Thailand approves incentives for companies transitioning to EVs

BANGKOK: Thailand has approved incentives for companies to transition their commercial fleets of large trucks and buses to battery electric vehicles, the government said today.

Also on offer are cash grants for EV battery cell manufacturers, the government said, adding the policies would reinforce Thailand's status as an EV manufacturing hub.

"This will significantly increase the adoption of electric trucks and buses, reduce pollution from the transportation and manufacturing sectors, and support companies' moves to reach their net-zero targets," the government said.

The support for companies will come in the form of special tax deduction granted to eligible companies, effective until December 2025, it said.


Companies buying vehicles manufactured domestically will be able to deduct expenses of two times the actual price of the vehicles, without a price ceiling being set. For the purchases of imported vehicles, the deduction will be equal to 1.5 times the actual price of the vehicles.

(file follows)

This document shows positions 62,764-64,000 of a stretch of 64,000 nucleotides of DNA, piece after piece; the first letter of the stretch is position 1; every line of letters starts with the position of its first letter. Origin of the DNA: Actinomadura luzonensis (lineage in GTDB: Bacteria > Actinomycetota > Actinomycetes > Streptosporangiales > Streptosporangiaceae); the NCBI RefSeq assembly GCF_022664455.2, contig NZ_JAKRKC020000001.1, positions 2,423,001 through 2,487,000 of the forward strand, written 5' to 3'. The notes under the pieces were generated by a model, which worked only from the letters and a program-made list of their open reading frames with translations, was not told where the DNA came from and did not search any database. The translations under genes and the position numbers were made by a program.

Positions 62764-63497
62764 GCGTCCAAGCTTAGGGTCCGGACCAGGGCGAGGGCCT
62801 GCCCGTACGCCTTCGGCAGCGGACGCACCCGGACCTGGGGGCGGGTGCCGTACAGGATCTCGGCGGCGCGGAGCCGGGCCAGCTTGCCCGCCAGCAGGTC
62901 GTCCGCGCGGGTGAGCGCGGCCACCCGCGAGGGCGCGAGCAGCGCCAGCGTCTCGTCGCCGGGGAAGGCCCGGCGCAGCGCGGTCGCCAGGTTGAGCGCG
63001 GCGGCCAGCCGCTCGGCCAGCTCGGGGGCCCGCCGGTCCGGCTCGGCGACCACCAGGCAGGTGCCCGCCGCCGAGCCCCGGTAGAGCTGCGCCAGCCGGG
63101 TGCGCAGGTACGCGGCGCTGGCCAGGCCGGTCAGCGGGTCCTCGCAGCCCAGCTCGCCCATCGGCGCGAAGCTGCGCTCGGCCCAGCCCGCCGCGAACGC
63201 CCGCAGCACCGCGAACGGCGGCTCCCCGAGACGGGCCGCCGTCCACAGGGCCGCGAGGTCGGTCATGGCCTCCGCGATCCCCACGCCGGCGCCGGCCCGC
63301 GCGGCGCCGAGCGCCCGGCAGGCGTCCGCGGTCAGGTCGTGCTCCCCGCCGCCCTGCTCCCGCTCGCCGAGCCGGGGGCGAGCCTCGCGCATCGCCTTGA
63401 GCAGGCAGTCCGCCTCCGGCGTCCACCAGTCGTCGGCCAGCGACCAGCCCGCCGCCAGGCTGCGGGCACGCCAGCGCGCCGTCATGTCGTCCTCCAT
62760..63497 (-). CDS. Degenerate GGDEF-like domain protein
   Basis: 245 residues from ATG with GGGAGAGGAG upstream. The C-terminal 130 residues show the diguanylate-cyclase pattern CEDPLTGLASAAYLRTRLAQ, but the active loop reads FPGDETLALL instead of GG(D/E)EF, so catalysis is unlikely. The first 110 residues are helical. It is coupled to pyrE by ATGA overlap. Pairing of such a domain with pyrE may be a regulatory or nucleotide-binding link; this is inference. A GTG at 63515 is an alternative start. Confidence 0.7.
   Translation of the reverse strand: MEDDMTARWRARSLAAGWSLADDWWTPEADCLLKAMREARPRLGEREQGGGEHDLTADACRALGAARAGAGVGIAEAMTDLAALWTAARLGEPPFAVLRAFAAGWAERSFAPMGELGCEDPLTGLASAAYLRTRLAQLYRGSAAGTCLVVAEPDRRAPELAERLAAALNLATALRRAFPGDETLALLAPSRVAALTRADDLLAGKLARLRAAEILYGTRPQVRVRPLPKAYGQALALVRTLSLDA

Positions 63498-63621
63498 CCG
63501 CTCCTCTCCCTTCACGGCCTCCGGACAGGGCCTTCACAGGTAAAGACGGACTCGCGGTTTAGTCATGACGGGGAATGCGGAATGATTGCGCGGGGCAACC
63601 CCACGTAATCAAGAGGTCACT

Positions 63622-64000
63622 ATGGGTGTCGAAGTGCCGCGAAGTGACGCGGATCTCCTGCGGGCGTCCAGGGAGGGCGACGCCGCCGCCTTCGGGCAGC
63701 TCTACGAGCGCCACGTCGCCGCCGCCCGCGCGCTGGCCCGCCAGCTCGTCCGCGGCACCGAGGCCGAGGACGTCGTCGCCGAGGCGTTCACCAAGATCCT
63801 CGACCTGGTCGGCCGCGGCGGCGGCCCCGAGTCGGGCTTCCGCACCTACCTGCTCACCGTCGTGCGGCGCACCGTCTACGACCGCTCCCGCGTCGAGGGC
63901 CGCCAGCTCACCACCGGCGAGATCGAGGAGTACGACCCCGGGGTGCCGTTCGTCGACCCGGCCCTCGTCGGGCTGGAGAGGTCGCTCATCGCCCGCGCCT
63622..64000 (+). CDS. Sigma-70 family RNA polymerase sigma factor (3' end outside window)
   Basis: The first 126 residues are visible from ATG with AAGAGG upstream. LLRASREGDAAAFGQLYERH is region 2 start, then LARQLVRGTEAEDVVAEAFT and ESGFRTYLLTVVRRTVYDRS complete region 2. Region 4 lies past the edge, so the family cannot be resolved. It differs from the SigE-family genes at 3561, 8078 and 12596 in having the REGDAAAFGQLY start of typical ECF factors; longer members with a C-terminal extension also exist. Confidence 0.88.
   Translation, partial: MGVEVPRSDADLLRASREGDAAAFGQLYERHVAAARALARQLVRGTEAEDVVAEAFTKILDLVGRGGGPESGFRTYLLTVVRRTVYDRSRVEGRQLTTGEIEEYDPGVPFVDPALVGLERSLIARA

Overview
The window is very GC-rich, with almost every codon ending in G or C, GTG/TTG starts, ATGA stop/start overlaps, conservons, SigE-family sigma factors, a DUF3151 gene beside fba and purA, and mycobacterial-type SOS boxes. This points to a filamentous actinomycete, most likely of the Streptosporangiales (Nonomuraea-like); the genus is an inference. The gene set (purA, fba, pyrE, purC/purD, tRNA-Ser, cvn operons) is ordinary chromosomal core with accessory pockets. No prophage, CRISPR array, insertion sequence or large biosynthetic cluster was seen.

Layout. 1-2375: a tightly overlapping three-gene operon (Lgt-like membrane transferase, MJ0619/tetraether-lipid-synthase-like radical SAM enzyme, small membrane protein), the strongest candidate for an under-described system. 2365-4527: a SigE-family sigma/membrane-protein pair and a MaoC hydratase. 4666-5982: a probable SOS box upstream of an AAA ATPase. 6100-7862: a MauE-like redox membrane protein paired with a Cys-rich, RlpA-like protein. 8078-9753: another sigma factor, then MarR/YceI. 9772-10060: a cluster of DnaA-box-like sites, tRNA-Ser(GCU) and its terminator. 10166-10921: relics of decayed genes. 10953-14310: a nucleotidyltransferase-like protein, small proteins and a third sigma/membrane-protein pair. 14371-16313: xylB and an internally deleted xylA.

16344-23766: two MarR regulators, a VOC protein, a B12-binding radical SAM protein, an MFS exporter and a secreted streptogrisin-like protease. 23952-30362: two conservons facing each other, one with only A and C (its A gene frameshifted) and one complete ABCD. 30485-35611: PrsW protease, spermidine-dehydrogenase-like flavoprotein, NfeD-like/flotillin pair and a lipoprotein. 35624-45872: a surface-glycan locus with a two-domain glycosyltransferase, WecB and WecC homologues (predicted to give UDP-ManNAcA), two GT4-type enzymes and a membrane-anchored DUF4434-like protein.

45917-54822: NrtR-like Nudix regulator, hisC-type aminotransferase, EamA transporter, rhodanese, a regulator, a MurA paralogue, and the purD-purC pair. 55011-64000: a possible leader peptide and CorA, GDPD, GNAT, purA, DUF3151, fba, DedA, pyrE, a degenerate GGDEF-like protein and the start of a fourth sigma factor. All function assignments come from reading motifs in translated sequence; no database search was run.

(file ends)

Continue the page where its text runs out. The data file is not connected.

Last year, Thailand approved a drawn down subsidy package for its booming electric vehicle industry, as the top regional auto hub looks to continue its strong EV sales momentum while balancing budgetary support.

By 2030, Thailand aims to convert 30% of its annual production of 2.5 million vehicles into EVs, according to a government plan.

Tax cuts and subsidies rolled out by Thailand have already drawn a raft of Chinese carmakers, including BYD and Great Wall Motor have committed to invest US$1.44 billion in new production facilities in South-East Asia's second largest economy.

For decades, the world's 10th largest auto manufacturing economy has been dominated by Japanese firms such as Toyota Motor Corp and Honda Motor Co, which use Thailand as a major export base.

A Toyota Hilux electric truck prototype.
A Toyota Hilux electric truck prototype.

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